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The Lawfare Podcast


The Lawfare Podcast features discussions with experts, policymakers, and opinion leaders at the nexus of national security, law, and policy. On issues from foreign policy, homeland security, intelligence, and cybersecurity to governance and law, we have doubled down on seriousness at a time when others are running away from it. Visit us at Support this show Hosted on Acast. See for more information.


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The Lawfare Podcast features discussions with experts, policymakers, and opinion leaders at the nexus of national security, law, and policy. On issues from foreign policy, homeland security, intelligence, and cybersecurity to governance and law, we have doubled down on seriousness at a time when others are running away from it. Visit us at Support this show Hosted on Acast. See for more information.






Finland’s NATO Bid, Interrupted

Turkish President Erdoğan has thrown a giant wrench into Sweden's NATO membership bid after a protest outside the Turkish embassy in Stockholm. This, in turn, affects Finland's application to the alliance because Sweden and Finland applied to and intended to join the alliance concurrently. Lawfare publisher David Priess sat down with Minna Ålander, research fellow at the Finnish Institute of International Affairs, to talk about how we got here, about what Finnish leaders have been saying...


Anna Bower on Judge McBurney's Deliberations

Judge Robert McBurney of the Superior Court of Fulton County held a hearing on Tuesday to decide whether or not to release the Fulton County Special Grand Jury's report on 2020 election interference in Georgia. Lawfare's Fulton County correspondent Anna Bower was in the room live-blogging the matter, and Lawfare editor-in-chief Benjamin Wittes caught up with her right after the hearing to talk it through. Why did the district attorney argue that the report should continue to be sealed for...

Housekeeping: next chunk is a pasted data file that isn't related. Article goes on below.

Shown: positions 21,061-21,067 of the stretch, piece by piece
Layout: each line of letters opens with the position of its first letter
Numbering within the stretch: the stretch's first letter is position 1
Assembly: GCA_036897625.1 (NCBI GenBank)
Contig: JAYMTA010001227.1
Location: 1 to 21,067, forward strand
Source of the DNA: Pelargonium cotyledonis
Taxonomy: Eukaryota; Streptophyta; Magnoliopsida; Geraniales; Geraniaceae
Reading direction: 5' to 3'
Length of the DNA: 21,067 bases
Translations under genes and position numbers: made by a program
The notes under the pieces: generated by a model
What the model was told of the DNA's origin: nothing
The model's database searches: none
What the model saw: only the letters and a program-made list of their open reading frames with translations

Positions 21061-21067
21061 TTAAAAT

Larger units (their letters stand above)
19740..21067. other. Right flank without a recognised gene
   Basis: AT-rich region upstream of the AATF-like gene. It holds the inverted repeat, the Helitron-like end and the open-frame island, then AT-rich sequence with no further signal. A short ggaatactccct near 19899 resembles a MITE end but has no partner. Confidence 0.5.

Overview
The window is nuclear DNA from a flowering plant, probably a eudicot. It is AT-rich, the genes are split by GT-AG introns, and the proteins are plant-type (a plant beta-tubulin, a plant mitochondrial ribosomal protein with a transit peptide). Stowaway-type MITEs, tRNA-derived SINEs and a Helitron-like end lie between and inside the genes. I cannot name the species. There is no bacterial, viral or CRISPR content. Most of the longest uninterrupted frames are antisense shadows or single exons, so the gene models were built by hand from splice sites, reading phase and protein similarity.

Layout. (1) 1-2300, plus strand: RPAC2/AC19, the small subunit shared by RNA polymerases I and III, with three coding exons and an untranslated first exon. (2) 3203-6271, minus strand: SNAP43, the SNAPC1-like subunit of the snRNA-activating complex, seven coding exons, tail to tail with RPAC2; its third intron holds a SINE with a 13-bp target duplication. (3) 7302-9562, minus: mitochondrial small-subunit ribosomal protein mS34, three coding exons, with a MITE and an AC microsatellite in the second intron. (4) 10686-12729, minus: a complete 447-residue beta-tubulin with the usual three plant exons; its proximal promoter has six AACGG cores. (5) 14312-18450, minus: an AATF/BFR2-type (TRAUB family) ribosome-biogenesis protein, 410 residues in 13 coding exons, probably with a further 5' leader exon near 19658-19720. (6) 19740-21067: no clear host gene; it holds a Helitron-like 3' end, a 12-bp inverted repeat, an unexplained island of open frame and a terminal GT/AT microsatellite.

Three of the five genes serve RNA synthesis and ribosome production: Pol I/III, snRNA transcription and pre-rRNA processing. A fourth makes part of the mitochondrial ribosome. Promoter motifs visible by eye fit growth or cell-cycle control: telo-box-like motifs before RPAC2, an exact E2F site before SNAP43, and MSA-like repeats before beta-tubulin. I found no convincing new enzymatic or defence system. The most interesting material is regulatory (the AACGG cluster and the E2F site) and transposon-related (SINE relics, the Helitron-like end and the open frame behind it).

Lynzy Billing on Afghanistan's Zero Unit Night Raids

In 2019, investigative journalist and photographer Lynzy Billing went to Afghanistan to investigate a very personal story: her own past. In the process, she discovered what she came to call a classified war, one with lines of accountability so obscured that no one had to answer publicly for operations that went wrong. Lawfare managing editor Tyler McBrien sat down with Lynzy to talk through her four-year investigation, published last month in ProPublica. They discussed Afghanistan's shady...


When States Make Tech Policy

Tech policy reform occupies a strange place in Washington, D.C. Everyone seems to agree that the government should change how it regulates the technology industry, on issues from content moderation to privacy—and yet, reform never actually seems to happen. But while the federal government continues to stall, state governments are taking action. More and more, state-level officials are proposing and implementing changes in technology policy. Most prominently, Texas and Florida recently passed...


Chatter: A Post-Presidency Done Right with Jean Becker

For almost 25 years, until his death in November 2018, former president George H. W. Bush's chief of staff was Jean Becker. For event after event through both the best of those times and the worst—from dozens of affirming trips overseas to several parachute jumps in his latter years to many funerals—Becker was there to schedule it, plan it, manage it, and often attend it. All of this has given her a uniquely wide and deep understanding of the challenges and rewards of a long...


Lawfare Archive: The Past, Present and Future of Sovereign Immunity